In this final chapter they seem to like the results even as they disdain the Court’s reasoning in the cases dealing with reapportionment and criminal procedure. Their praise comes to a screeching halt, however, when the ghost of Lochner rises from the grave in Griswold v. Connecticut (1965) and the abortion cases and the gay rights decisions of Lawrence v. Texas (2003) and U.S. v. Windsor (2013). The judiciary’s feckless pursuit of busing to achieve racial balance in schools is sharply criticized, as are certain disturbing features of the Court’s contemporary religion jurisprudence—to name only two additional matters about which the authors are rightly alarmed.

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These are all subjects about which intelligent differences of opinion may be entertained, and the Paulsens do their best to present competing sides fairly, even as they grind their teeth. This is rather more a virtue than a vice in a work of this kind, which is, after all, a primer on the Constitution, not a lamentation for what it has become at the hands of the modern Court. Still, if one pays careful attention to Chapter 10 and the brief, three-page coda that follows, an alarming trend becomes apparent: at the risk of only modest exaggeration, we appear to find ourselves in the grip of an increasingly arrogant judicial supremacy. The Paulsens are clearly worried about this trend, but the preceding chapters have not adequately prepared the reader for its arrival.

Part of the reason lies in their unduly hagiographical treatment of Brown v. Board of Education (1954) in Chapter 9. This is driven by their understandable abhorrence for the evils of racial segregation that had been promoted and sustained by the Supreme Court over many decades. Brown is extravagantly praised for having put an end to all that. The Paulsens note in passing some of the major criticisms of Brown—particularly its reliance on spurious social science data and its failure to articulate a clear constitutional principle to guide lower courts and the public. They nevertheless dismiss such criticisms as “technical flaws” that deserve to be forgiven in light of the nobility and justice of the Court’s objective. This sort of rhetoric is hardly what one expects from writers of originalist disposition.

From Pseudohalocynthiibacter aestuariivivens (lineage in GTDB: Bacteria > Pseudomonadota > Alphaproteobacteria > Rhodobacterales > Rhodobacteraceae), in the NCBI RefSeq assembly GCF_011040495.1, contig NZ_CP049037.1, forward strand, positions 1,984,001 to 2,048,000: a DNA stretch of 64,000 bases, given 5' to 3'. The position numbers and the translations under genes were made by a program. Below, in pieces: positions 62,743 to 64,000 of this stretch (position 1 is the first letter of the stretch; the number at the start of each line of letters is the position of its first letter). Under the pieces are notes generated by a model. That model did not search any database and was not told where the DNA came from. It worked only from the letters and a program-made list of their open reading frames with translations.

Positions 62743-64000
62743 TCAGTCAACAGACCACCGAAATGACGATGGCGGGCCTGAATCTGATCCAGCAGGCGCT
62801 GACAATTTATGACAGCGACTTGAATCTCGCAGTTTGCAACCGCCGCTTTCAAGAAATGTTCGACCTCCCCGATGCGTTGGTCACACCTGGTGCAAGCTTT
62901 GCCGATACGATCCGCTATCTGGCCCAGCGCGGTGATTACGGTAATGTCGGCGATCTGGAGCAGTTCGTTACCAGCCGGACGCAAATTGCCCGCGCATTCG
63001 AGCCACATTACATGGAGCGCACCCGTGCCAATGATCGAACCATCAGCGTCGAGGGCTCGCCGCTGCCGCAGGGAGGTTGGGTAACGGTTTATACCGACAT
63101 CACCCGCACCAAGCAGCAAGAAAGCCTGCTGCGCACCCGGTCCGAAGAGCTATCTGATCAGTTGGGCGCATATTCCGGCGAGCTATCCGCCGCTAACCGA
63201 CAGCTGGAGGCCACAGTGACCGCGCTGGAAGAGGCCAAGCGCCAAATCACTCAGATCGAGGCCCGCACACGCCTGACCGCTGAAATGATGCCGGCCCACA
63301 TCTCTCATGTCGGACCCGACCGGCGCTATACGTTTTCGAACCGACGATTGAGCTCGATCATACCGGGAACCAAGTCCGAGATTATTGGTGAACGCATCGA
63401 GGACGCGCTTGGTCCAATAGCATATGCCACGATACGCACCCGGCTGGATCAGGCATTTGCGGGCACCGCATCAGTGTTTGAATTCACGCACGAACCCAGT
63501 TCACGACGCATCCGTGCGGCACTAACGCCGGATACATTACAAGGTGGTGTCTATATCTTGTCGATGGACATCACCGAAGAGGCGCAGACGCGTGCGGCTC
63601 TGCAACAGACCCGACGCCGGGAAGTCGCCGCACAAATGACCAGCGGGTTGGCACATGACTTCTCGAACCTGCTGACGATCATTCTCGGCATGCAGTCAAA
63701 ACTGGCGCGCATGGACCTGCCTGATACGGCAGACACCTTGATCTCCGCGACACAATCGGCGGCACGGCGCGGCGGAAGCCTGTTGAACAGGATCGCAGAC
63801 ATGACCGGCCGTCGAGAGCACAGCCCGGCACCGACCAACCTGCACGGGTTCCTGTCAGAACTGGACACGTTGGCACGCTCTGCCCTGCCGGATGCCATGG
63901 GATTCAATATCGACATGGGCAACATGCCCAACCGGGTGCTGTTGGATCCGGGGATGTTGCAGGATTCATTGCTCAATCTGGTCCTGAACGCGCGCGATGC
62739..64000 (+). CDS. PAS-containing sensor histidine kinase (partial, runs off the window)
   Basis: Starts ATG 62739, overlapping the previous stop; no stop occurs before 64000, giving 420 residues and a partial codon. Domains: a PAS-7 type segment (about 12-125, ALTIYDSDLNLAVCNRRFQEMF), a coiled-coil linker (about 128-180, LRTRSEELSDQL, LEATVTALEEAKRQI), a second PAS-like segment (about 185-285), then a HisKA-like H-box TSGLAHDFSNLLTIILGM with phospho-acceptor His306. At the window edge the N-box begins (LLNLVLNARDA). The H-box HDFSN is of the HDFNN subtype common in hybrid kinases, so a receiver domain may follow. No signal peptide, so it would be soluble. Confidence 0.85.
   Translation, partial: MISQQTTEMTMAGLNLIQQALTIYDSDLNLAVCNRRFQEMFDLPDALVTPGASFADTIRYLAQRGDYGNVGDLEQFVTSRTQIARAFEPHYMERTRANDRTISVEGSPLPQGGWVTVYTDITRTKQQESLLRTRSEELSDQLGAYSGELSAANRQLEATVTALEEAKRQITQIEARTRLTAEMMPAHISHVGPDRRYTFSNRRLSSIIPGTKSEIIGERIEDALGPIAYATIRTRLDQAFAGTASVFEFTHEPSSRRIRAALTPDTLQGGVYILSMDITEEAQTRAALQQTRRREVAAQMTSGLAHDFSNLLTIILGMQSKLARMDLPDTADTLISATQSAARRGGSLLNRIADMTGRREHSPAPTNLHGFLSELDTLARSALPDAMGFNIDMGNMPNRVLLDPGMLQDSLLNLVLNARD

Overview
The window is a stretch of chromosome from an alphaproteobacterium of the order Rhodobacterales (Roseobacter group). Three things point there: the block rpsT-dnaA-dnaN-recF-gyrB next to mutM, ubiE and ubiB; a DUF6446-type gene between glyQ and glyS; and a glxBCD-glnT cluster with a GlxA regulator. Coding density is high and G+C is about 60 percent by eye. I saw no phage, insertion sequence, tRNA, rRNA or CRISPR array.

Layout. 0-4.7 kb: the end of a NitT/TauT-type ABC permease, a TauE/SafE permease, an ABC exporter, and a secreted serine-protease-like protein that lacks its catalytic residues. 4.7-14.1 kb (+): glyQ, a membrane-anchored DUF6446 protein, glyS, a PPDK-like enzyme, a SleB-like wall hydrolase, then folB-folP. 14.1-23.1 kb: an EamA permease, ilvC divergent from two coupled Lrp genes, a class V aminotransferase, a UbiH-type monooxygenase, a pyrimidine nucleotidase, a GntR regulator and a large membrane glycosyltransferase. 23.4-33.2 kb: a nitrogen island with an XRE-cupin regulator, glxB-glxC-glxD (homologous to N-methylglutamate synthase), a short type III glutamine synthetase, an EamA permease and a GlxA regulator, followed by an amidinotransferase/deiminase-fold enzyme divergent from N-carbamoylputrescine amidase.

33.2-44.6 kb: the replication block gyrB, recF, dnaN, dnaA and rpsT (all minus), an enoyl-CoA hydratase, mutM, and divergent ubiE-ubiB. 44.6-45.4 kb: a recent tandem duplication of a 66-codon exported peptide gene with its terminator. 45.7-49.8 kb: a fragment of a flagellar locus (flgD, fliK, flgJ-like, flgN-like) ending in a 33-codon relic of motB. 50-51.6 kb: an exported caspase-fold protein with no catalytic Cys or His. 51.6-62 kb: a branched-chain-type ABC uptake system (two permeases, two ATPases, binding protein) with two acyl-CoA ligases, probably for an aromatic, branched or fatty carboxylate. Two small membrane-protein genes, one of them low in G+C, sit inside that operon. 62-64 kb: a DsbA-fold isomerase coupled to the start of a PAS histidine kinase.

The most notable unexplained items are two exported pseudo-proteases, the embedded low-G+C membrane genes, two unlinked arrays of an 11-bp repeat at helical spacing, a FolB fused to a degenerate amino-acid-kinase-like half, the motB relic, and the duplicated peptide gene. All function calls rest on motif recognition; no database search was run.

The Brown opinion, despite its iconic status, is hardly a model of judicial craftsmanship. Many liberal supporters of the decision noted that fact when the decision came down. Others in our own time have also noted substantial flaws—which is why, among other things, they thought it necessary to greet the decision’s 50th anniversary with a book entitled What Brown Should Have Said. Yes, the palpable evils of Jim Crow were long overdue for remediation; and yes, Brown helped to bring them to an end. One should not, however, exaggerate the role of the judiciary, which, as Gerald Rosenberg shows in his book The Hollow Hope (1991), had very little to show for its efforts in the decade following Brown. Segregation came crashing down only when the political branches swing into action in the 1960s thanks to Bull Connor’s dogs and the heroism and rhetoric of Martin Luther King, Jr.